Philip Davies: If a measure’s compulsory, there should be proof it’s necessary. Where’s the evidence for state-enforced mask-wearing?

8 Jun

Philip Davies is MP for Shipley.

From the outset, the Governments Covid-19 restrictions have infringed on our freedoms. The majority of these rules, such as the rule of six and the 10pm curfew, have been entirely arbitrary, escaping the usual parliamentary scrutiny, and without any scientific basis at all. One of the worst examples of the suffocation of our basic freedoms – without any good reason – is the mandatory wearing of masks.

For the Government to make something compulsory – enforceable by law – there must be an overwhelming case for doing so.  Even by the Governments own admission, they havent come close to meeting that test.

It is now clear that masks are probably one of the most under-researched strands of the Governments Coronavirus response. If we begin to accept this kind of guesswork as law, who knows what sort of arbitrary authoritarian policymaking may be acceptable in the future?

Matt Hancock has said that masks increase [the] confidence in people to shop”, and that those who did not wear a face covering will be fined. However, the minutes of a Scientific Advisory Group for Emergencies meeting, before the introduction of this policy, record that:

The evidence on effectiveness of masks for source weak. Evidence for protecting the mask wearer from becoming infected is also weak.

Public Health Englands conclusion in June 2020 was that:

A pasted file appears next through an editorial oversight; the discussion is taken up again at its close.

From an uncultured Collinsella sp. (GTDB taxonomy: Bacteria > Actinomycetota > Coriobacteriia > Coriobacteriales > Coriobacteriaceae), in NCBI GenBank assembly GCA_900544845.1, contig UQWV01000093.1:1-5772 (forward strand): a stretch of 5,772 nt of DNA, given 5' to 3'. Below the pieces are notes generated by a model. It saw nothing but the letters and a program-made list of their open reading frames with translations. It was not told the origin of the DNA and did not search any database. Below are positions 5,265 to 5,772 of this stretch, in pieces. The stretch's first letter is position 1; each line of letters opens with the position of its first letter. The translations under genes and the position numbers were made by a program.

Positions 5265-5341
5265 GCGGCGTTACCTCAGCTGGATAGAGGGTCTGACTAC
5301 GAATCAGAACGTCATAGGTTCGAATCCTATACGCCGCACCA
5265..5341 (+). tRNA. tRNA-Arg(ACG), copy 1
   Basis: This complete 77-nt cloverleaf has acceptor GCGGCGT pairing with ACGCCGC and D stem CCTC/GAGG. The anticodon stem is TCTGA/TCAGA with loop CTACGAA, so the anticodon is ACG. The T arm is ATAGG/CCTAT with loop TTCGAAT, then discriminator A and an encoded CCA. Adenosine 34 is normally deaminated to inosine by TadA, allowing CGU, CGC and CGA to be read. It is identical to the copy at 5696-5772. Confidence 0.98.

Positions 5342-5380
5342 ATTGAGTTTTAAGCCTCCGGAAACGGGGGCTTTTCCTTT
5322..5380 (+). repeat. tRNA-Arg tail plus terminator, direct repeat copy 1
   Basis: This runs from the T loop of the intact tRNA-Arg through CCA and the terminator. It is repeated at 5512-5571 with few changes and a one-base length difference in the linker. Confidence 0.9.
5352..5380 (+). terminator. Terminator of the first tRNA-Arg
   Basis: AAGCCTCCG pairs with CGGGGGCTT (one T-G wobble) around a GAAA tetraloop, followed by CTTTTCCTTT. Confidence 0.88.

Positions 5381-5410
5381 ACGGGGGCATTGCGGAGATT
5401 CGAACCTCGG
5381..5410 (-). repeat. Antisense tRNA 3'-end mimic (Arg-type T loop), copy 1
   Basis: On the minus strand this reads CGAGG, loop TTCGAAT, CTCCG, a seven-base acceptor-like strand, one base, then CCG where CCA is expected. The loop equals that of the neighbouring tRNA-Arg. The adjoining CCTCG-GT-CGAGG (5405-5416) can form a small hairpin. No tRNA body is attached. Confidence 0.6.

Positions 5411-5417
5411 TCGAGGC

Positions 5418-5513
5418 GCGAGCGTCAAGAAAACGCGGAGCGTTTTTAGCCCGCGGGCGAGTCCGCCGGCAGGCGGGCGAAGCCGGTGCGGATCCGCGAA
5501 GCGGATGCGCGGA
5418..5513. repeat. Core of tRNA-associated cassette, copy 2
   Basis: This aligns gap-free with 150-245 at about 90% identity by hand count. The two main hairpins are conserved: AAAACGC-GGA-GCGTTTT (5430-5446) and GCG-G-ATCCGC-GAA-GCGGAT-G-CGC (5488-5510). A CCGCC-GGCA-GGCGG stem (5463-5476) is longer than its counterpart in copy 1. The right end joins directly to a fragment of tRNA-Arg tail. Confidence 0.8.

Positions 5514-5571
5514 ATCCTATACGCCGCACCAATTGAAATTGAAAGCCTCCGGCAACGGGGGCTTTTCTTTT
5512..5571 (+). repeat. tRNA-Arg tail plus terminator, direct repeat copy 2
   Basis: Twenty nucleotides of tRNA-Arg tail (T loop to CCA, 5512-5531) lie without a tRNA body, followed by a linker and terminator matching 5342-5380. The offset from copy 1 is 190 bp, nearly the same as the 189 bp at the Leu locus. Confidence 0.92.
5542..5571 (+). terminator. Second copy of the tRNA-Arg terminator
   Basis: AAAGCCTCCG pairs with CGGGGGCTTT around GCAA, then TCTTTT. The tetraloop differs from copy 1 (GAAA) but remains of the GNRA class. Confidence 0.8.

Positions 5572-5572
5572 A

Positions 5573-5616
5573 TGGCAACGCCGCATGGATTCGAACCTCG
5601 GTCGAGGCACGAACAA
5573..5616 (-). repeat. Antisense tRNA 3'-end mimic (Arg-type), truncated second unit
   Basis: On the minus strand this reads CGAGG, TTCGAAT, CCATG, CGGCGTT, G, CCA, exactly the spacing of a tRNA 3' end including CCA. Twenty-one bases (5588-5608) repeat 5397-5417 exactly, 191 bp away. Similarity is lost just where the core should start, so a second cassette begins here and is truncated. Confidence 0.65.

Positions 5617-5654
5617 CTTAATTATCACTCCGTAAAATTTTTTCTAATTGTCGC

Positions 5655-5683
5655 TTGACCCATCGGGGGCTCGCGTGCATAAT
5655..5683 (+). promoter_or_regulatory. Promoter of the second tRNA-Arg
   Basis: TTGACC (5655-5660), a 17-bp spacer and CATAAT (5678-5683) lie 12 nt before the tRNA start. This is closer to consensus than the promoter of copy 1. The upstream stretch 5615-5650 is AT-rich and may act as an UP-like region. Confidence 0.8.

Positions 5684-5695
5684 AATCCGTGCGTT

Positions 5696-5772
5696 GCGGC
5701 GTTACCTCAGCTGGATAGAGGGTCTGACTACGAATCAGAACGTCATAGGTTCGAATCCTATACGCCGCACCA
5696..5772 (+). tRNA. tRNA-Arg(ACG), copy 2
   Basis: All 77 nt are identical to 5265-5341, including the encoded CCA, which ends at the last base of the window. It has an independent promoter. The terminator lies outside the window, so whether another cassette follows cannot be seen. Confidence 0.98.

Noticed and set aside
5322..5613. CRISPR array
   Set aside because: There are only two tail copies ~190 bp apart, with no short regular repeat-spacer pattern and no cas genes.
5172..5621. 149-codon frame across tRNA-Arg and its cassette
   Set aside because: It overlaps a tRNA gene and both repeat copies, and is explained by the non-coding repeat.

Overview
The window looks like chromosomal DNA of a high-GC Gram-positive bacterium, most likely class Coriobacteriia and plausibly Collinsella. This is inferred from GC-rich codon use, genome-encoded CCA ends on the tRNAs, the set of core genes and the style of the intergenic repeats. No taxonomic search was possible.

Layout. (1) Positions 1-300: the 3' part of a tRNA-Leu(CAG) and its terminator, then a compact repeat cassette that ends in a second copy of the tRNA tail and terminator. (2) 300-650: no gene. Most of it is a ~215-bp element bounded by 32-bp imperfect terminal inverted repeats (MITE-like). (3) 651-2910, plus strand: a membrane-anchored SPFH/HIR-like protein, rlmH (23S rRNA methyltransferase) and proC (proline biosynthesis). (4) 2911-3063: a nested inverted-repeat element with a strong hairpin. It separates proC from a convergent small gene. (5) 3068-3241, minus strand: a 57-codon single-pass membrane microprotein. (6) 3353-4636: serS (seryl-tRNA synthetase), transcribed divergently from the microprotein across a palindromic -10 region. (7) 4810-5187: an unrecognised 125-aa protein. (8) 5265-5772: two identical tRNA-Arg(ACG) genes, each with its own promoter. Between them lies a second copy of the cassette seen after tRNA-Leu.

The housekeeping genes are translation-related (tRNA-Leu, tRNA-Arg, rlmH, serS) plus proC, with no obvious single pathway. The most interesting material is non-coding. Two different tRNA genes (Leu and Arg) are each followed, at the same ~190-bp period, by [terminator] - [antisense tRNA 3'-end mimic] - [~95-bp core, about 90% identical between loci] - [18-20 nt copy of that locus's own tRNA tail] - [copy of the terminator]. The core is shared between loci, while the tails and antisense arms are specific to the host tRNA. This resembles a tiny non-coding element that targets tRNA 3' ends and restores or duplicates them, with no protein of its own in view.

There is weak evidence from observational and modelling studies that community-wide mask wearing may contribute to reducing the spread of Covid-19…”

In response to one of the Parliamentary Questions I subsequently tabled, the Government explained that Public Health England had undertaken an initial rapid review. It then conducted a further rapid review of facemasks after people were mandated, by law, to wear them. The reviews considered various studies many of which, it seems, provided limited evidence of the effectiveness of masks outside clinical settings where all other factors can be controlled.

Various reservations have been expressed about the usefulness of masks, including by the European Centre for Disease Prevention and Control and the Cochrane Review on face coverings. Professor Robert Dingwall, one of the UKs leading sociologists and  adviser to British governments on pandemic policy since 2005, and Professor Carl Heneghan, a general practitioner and clinical epidemiologist,  have warned that the existing evidence is insufficient, and higher quality studies need to be conducted to ascertain the effectiveness of face coverings in the community.

As the Scientific Advisory Group for Emergencies has also said, it is difficult to assess which interventions are effective at controlling the spread of the virus, given many are in place at the same time.